Michael Cohen, Father of Sam(antha), has become the most notorious New Yorker since Son of Sam, and for a few hours on a Hump Day, we got to see all his faces, none of them pretty. He performed more parts in one day than the late Peter Sellers did in The Mouse That Roared (he was everyone from the goofy scientist to the clueless Queen), so we might title his performance The Rat That Whimpered. He was by turns the pathetic Oliver Twist corrupted by Fagin, the eager Joseph Valachi taking an oath of loyalty in the Mob, the puffy Webb Hubbell left to do time for the Clintons, the old Eliot Ness in the bar telling whoever will listen he was once Untouchable, and finally, Robert Duvall in The Apostle, repentantly heading to prison with head held high. His presence on the stand was damning to President Trump only inasmuch as it exposed his soft spot for fawning sycophants, always a dangerous failing in a leader of men.
Perhaps the most revealing moment came when Cohen claimed that Trump never expected to win but thought his candidacy was the world’s greatest infomercial. Cohen maintains sincerely that Trump believed this until the day he won. This bit of rank naïveté is embarrassing to behold in a grown man.
Congressman né Professor Raskin of Maryland hailed this statement by Cohen as his most “trenchant” of the day. No, Professor, that was not a trenchant observation, that was a trench ant observation. That was what an ant in a trench thinks he is observing when he studies the soldier keeping him company for a while beneath the artillery fire.
Anyone who has been involved in a political campaign understands the brutal reality of Sisyphus meeting Damocles. Each day the candidate must marshal all his zeal to push the rock up the mountain toward a seemingly unreachable summit, while the Sword of Damocles is already pre-positioned over his head, with new attacks leveled against him daily. In more modern terms, Groundhog Day meets The Poseidon Adventure; every day you do the same thing over and over, while climbing desperately through the bowels of a ship that may sink at any moment. The only way to avoid being broken on this wheel is to invite Schehezerade along to tell you stories, to take your mind to faraway places populated by the wistful and the fanciful. Those stories can vary but one is irreplaceable: the tale of King Pyrrhus of Egypt and how the Romans won by losing, the nominal winner holds the bag while the loser walks off with the prize.
Ordinary politicians have to invent a narrative of political gain: by running today they gain name recognition for tomorrow, they gain experience, they gain knowledge of the constituency, they see what works for next time, they are meeting donors who may employ them, they are taking one for the Party, they are leaving a pile of unspent money which they can donate to other candidates to buy influence, etcetera. For Trump as a businessman there was only one escape hatch, one cover story, and his murine Sancho Panza reports it to us as gospel: if Trump lost he still pulled off the greatest infomercial.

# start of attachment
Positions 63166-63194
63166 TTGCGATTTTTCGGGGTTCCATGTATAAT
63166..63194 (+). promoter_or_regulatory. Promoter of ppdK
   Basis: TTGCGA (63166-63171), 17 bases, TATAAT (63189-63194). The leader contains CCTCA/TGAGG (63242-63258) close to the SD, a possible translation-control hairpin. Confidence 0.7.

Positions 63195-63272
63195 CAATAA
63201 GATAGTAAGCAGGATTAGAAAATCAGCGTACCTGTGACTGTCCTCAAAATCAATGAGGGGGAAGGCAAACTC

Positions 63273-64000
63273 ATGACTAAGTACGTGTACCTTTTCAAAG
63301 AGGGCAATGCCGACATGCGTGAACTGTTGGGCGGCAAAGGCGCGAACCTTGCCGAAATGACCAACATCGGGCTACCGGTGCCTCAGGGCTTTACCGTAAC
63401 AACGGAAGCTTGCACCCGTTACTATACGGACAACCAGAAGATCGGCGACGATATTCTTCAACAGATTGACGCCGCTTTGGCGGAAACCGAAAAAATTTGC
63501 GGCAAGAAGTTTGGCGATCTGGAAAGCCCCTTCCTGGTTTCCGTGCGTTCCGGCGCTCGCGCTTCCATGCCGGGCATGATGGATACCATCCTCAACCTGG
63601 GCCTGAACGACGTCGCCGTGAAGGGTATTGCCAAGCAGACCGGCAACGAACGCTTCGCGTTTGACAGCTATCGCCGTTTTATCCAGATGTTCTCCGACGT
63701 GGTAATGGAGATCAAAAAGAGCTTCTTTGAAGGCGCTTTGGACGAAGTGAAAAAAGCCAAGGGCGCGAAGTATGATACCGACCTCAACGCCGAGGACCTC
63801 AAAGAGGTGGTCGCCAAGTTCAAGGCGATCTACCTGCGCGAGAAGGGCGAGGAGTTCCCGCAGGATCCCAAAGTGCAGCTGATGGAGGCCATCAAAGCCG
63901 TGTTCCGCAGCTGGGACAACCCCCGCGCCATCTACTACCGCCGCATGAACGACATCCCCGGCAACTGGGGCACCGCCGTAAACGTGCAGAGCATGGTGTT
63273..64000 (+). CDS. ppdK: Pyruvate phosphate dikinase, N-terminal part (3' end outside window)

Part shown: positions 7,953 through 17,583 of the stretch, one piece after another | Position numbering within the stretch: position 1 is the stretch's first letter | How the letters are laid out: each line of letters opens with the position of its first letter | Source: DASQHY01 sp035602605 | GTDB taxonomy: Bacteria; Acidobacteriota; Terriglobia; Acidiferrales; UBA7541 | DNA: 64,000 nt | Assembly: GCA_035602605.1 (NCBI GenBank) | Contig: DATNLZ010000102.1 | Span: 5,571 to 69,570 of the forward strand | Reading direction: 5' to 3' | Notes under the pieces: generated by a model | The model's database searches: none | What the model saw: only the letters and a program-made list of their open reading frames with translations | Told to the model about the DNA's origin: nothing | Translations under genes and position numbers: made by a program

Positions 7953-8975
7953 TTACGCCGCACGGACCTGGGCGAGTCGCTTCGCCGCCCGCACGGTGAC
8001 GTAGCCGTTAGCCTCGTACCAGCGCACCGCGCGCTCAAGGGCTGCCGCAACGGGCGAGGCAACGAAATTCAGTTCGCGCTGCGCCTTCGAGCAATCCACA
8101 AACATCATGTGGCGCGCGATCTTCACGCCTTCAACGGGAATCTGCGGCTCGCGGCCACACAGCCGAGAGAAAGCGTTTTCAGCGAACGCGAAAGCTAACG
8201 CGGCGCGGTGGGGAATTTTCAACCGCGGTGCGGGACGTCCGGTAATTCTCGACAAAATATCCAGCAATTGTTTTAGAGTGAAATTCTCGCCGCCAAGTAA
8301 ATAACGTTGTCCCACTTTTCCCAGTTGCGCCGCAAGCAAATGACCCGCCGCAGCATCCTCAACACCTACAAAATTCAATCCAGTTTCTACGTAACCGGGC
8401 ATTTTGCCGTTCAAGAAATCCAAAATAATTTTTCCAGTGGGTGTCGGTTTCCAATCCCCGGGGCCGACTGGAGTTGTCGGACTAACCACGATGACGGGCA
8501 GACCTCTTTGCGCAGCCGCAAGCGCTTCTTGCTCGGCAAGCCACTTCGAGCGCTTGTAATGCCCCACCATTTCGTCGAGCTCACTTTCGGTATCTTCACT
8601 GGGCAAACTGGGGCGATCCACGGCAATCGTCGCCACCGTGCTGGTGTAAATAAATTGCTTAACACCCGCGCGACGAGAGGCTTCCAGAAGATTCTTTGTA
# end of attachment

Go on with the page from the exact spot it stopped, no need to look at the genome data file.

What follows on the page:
Yes, the ant in the trench thinks the soldier means it when he says he does not care who wins, as long as his wife recognizes his bravery. But the fellow soldier who shares the trench can see right through his friend’s bravado, he is only fooled by his own.
In truth, even if Trump kept saying this among friends until the day of his election, it had by then long since lost any touch with reality. Well before that Tuesday in November, Trump had crippled his brand by running for President. Half the country hated him now. He was no longer seen as a jovial master-of-ceremonies in the business and entertainment worlds, schmoozing and kibitzing and back-slapping while making billions in the public eye. He had marked himself as a partisan — worse, a Republican partisan — which would hurt him in business and kill him in entertainment.
Had he lost to Hillary Clinton, he would have become a political punch line, shunned by Republicans and banned by Democrats. No politician would ever accept a check from him again. Hillary would box him out of Federal contracts and figure a way to shut down his hotel down the block from the White House. New York State and New York City would turn him down for every building permit. Florida would remain the only state to tolerate him and he could spend the rest of his life playing golf at Mar-a-Lago with O.J. Simpson, between bouts in court with ex-wife Melania trying to break their pre-nup.
Trenchant my fanny, as Bertha Cool (the delightful Erle Stanley Gardner character) would say. If Roger Stone is the Athlete’s Foot of American politics, per Samantha Bee, then Michael Cohen is the Trench Mouth. If he wore a coat in the trench, he has turned it inside out. The Cohen in the synagogue delivers the benediction, but this guy is the Benedict Arnold.